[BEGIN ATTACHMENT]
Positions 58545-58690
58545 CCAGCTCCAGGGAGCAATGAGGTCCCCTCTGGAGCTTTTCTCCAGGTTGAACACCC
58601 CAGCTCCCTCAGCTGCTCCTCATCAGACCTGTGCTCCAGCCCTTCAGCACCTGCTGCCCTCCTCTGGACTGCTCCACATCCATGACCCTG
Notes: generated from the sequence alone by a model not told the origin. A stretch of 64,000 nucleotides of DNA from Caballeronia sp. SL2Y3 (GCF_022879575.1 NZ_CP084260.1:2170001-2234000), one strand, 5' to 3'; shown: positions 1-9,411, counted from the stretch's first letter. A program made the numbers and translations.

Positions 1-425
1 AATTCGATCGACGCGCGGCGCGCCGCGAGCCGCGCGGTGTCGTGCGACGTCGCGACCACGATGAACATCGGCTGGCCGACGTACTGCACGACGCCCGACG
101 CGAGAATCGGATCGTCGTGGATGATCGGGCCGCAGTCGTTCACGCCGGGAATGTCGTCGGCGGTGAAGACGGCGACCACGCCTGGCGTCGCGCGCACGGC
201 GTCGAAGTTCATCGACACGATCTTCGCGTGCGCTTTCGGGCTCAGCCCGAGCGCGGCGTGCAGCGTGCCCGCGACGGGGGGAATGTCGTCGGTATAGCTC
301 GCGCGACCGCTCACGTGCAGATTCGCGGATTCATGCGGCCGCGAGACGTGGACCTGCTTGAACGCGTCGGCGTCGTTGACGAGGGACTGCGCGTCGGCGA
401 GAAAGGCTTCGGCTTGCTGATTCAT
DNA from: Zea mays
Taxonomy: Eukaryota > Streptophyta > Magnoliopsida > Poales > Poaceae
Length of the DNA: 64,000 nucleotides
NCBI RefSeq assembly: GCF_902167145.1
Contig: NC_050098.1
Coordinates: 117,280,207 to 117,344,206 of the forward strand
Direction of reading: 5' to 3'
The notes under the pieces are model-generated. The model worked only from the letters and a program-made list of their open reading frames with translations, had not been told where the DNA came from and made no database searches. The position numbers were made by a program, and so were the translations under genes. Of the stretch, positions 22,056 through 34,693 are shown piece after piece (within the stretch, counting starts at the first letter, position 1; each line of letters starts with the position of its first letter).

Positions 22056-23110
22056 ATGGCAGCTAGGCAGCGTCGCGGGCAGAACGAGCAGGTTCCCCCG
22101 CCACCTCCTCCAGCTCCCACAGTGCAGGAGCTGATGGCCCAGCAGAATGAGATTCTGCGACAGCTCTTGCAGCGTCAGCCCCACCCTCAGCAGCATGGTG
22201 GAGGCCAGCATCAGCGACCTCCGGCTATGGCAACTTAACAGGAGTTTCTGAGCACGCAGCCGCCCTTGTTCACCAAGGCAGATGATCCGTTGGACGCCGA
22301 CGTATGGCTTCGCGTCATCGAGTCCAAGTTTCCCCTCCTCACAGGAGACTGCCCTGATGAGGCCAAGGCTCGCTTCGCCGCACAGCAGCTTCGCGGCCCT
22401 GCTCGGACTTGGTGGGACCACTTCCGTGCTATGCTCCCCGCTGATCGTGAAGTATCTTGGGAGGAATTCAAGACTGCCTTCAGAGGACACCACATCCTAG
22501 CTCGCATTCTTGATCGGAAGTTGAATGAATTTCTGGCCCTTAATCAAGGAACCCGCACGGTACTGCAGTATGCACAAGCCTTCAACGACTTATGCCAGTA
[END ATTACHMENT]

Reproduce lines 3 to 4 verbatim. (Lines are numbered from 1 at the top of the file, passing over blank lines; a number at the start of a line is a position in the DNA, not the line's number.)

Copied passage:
58601 CAGCTCCCTCAGCTGCTCCTCATCAGACCTGTGCTCCAGCCCTTCAGCACCTGCTGCCCTCCTCTGGACTGCTCCACATCCATGACCCTG
Notes: generated from the sequence alone by a model not told the origin. A stretch of 64,000 nucleotides of DNA from Caballeronia sp. SL2Y3 (GCF_022879575.1 NZ_CP084260.1:2170001-2234000), one strand, 5' to 3'; shown: positions 1-9,411, counted from the stretch's first letter. A program made the numbers and translations.